Plasma fibrinogen levels are correlated with postoperative distant metastasis and prognosis in esophageal squamous cell carcinoma.Oncotarget. 2015 Nov 10; 6(35):38410-20.O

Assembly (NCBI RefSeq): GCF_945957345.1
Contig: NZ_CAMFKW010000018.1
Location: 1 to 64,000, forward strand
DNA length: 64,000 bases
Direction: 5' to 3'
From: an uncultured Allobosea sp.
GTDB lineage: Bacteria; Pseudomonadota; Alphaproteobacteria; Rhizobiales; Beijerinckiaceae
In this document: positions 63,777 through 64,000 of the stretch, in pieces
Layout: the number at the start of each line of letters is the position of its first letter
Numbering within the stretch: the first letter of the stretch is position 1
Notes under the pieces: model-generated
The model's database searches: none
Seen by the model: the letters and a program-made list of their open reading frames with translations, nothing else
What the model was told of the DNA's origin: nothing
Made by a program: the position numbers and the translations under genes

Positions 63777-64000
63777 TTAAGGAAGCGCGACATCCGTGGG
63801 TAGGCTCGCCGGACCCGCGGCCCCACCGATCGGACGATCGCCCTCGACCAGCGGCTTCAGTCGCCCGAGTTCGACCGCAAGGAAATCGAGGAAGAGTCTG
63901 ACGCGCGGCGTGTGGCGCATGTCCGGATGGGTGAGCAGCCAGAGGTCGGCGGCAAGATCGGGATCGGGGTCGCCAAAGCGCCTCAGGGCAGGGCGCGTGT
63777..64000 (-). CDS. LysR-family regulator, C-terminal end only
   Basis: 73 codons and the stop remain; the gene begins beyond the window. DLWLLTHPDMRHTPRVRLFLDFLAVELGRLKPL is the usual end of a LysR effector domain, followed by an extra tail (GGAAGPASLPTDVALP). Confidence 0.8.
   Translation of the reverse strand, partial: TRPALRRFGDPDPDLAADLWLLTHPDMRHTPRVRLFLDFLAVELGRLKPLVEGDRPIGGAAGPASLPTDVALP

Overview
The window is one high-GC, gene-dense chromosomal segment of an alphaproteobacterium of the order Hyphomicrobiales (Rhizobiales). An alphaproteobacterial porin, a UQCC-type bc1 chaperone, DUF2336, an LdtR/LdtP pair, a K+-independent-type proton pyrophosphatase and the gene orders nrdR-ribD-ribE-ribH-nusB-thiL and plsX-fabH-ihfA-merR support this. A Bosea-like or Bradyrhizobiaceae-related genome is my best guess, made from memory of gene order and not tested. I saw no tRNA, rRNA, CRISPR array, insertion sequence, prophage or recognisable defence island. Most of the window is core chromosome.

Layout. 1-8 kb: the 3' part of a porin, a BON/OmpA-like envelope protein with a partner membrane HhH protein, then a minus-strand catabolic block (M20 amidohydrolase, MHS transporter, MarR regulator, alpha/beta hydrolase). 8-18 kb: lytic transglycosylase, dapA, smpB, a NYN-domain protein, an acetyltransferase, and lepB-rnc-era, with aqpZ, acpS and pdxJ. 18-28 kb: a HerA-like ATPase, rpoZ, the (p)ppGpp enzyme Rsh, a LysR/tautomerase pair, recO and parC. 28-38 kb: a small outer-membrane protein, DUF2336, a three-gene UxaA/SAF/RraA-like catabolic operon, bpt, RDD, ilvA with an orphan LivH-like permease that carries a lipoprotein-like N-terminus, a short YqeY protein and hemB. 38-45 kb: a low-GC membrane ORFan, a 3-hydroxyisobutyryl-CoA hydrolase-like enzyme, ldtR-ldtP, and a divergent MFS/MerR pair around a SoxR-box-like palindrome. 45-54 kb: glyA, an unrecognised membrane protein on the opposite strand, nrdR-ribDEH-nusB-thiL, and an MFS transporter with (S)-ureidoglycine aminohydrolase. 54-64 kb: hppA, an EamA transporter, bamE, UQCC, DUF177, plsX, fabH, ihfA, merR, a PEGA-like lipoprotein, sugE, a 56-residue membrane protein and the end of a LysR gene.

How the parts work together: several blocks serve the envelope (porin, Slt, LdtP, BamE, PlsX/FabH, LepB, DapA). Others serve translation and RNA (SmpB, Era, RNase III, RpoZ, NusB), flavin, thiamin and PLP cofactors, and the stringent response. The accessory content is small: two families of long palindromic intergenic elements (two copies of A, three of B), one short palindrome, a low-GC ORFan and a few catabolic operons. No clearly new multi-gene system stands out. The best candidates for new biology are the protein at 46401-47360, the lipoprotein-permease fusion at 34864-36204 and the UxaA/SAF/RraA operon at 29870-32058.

This study investigated the correlation of preoperative plasma fibrinogen level with distant metastasis and prognosis in esophageal squamous cell carcinoma (ESCC). A total of 255 patients with ESCC who underwent surgery in Zhejiang cancer hospital (Hangzhou, China), between October 2006 and December 2009, were evaluated in this retrospective study. Population controls were selected from a pool of cancer-free subjects in the same region. Each patient and cancer-free people provided 3-mL pretreatment blood. Plasma fibrinogen level was measured by the Clauss method. The effects of hyperfibrinogenemia on locoregional relapse-free survival (LRFS), distant metastasis-free survival (DMFS), relapse-free survival (RFS), and overall survival (OS) were assessed using Kaplan-Meier analysis. Independent prognostic factors were identified in the multivariate Cox analysis. The proportion of hyperfibrinogenemia was higher in ESCC patients than those in controls (40.4% vs 13.6%). Subjects with hyperfibrinogenemia had a significantly higher risk of ESCC than those with normal plasma fibrinogen level (adjust OR = 4.61; 95% CI = 3.02-7.01, P < 0.001) after adjusted for age, sex and smoking status. The Kaplan-Meier curves showed that patients with hyperfibrinogenemia had worse DMFS, RFS and OS (P < 0.001). Tumor length, lymph node metastasis and plasma fibrinogen level were independent prognostic factors of ESCC (P < 0.05). Increased plasma fibrinogen level was significantly associated with elevated risk of ESCC. Preoperative plasma fibrinogen level was a predictor of distant metastasis and independently associated with prognosis of patients with ESCC.